Clipping versus Hand Stripping
A terrier's coat was originally its natural defence against predators which lived underground. So terriers were bred to work prickly hedgerows chasing these predators which had large claws to dig underground. So, the terrier who hunted them had to have a specialized protective coat. Should the dog be attacked, this coat had hair that would come out easily, leaving the dog unharmed. So huntsmen selected a special non-moulting coat that became the terrier's defence against the pickles and the predators it was bred to hunt.
Today very few Terriers hunt predators that live underneath the ground. Nor do they hunt in the thick undergrowth of hedgerows and prickles. However, in the modern world the Terrier's coat has become an integral part of their breed type. With no predators or thick undergrowth to pull the coat out, the method of hand stripping was developed as an extension of a natural moulting process. Terriers do not naturally moult. So, their coats do not fall out all over your clothes and carpet. Rather, the older coat has to be 'tugged' out. This process of tugging the old coat out is called ' hand stripping'.
Advantages of Hand Stripping
Hand Stripped Airedale
When hand stripped, the body coat not only looks good, but it is also very healthy. Hand stripping removes the old loose coat, leaving the new body coat behind. If however you clip the dog all over, you cut the old hairs, leaving their roots within the follicles of the skin. This can irritate the dog and be a primary cause of eczema in a terrier.
With this type of coat, the richer colour and the correct texture are at the end of the hair, while the paler and softer hair nearer the skin of the dog. So, when clipped, this type of coat grows back pale and more like a carpet than one that is hand stripped.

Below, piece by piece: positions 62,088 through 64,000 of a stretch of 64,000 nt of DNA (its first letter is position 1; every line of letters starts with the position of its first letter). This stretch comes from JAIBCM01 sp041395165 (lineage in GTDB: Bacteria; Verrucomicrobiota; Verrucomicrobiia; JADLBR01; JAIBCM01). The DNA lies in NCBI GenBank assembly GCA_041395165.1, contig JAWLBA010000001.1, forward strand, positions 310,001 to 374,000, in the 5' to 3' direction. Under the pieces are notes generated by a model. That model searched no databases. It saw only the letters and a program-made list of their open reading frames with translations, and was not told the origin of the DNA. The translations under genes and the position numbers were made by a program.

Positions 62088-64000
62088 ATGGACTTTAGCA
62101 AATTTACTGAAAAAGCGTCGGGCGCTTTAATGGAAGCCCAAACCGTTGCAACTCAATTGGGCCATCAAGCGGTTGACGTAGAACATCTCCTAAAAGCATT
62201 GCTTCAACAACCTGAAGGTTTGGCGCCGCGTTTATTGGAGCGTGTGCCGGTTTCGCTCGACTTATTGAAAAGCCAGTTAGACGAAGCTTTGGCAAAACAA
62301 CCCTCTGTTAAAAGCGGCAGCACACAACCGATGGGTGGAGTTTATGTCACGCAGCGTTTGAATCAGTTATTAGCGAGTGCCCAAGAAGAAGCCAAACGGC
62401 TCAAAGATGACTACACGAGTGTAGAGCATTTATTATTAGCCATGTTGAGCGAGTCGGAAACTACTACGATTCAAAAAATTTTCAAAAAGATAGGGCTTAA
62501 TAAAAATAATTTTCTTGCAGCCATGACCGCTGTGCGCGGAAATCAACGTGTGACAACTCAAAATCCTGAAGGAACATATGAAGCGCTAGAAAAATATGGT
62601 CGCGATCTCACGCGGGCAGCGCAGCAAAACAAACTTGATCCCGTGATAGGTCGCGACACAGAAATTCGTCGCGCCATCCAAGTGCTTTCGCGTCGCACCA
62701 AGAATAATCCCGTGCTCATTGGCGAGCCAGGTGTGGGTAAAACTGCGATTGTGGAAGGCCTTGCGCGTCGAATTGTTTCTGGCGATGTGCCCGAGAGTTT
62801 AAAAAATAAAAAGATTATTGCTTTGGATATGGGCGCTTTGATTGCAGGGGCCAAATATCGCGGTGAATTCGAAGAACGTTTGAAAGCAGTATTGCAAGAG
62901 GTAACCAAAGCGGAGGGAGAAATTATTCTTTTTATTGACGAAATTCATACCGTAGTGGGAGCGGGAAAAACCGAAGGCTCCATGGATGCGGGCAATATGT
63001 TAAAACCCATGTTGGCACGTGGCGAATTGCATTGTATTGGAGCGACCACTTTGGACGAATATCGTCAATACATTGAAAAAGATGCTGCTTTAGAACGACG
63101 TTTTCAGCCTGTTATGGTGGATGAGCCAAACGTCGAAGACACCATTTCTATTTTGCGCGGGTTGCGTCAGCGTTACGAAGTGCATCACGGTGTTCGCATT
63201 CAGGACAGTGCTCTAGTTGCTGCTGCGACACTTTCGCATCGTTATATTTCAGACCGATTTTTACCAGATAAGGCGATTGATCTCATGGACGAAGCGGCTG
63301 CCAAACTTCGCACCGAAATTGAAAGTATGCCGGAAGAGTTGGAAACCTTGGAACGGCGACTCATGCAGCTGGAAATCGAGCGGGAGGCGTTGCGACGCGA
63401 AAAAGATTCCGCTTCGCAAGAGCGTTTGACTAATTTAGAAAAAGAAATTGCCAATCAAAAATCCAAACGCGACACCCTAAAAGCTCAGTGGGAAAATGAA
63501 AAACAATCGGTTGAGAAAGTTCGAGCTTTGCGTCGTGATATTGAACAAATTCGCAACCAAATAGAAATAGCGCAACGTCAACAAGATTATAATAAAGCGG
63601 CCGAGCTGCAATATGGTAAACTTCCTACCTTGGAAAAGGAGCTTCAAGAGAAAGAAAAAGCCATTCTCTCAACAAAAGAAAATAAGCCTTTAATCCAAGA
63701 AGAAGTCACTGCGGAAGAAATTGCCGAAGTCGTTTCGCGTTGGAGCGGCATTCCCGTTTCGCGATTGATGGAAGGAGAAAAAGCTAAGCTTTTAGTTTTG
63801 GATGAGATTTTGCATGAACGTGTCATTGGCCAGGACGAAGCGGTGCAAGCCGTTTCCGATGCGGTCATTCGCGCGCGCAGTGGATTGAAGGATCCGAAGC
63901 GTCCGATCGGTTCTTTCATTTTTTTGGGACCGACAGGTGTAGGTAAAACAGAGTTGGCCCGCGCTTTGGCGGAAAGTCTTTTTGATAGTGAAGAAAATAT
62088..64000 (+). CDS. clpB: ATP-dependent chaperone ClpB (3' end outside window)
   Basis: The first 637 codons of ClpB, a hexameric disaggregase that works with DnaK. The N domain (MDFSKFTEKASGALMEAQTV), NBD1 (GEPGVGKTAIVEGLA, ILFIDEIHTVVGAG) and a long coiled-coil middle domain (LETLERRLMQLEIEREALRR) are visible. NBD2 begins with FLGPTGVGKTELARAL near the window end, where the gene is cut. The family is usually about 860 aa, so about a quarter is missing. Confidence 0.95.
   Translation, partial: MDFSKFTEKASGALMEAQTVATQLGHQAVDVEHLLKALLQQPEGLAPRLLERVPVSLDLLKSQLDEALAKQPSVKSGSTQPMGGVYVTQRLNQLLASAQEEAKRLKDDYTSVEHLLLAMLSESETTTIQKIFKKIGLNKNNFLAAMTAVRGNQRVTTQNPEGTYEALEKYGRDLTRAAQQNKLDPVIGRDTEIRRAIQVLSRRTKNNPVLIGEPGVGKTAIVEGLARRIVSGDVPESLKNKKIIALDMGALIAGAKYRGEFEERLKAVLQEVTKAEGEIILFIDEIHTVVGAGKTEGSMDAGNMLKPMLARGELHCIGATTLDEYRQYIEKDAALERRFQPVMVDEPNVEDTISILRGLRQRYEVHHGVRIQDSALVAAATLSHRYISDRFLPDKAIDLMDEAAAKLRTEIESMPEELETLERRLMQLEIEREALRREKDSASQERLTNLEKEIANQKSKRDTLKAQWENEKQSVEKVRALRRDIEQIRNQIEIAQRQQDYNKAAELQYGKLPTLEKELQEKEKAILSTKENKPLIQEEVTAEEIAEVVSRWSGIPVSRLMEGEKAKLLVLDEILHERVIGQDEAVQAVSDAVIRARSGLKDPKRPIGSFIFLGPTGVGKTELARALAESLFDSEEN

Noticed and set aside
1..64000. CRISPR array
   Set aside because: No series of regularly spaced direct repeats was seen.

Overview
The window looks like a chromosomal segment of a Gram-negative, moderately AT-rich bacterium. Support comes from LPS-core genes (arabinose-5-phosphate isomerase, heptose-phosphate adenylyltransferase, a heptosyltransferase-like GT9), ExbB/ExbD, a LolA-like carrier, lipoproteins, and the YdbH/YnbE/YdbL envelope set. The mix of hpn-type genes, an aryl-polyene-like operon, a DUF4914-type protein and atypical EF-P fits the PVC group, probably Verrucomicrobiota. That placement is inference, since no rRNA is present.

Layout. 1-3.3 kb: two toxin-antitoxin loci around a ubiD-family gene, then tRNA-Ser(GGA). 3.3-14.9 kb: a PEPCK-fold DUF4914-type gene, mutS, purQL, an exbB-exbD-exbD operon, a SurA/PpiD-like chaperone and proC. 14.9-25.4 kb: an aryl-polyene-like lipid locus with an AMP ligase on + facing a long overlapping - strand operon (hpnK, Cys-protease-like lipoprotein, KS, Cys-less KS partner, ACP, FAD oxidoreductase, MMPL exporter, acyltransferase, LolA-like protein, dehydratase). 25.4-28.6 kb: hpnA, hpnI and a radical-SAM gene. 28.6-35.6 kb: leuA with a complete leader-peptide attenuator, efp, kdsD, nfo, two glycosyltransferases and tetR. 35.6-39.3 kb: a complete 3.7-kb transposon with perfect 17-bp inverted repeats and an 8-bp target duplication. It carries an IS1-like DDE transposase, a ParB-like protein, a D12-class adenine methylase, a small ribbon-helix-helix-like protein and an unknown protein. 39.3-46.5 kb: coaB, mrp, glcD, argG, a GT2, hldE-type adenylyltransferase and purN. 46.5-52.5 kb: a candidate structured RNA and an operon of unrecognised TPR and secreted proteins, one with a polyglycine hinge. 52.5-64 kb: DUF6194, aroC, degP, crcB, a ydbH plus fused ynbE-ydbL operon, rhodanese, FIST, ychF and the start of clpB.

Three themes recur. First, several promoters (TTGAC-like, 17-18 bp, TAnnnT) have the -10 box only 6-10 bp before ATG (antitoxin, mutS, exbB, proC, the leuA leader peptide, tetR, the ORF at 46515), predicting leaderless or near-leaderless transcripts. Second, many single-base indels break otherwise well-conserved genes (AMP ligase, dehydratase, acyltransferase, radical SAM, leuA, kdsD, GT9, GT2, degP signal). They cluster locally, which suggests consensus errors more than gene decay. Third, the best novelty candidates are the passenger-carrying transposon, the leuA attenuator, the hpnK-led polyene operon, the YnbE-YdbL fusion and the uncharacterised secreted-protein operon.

Hand Stripping an Older dog
If you decide to hand strip an older dog, you will be rewarded with maintaining a beautiful coat, free from irritations. But if for any reason find hand stripping the older dog a bit of a drama for either you or your dog, a satisfactory compromise is to hand strip the body coat, and clip the tan areas. Alternatively, you may like to strip some of the longer hair of the coat and just leave the new hair behind. If choosing this option, it is important to keep up the 'undercoating'. This is what is called 'rolling the coat'.
References and Further Reading
 Jane Harvey, DVD "How to Groom an Airedale" Rangeaire Vision, Victoria 1985, 2004 ISBN 978-0-9804296-0-2
See also 2002 - Jane Harvey, "Learning to Groom Rough Coats" in National Dog, the Ringleader Way ((Published by Sahjobe Pty Ltd, Menangle Park NSW ABN 86 075 412 761), Lower Portland NSW) December 2002 Vol 5 No 12 Page 37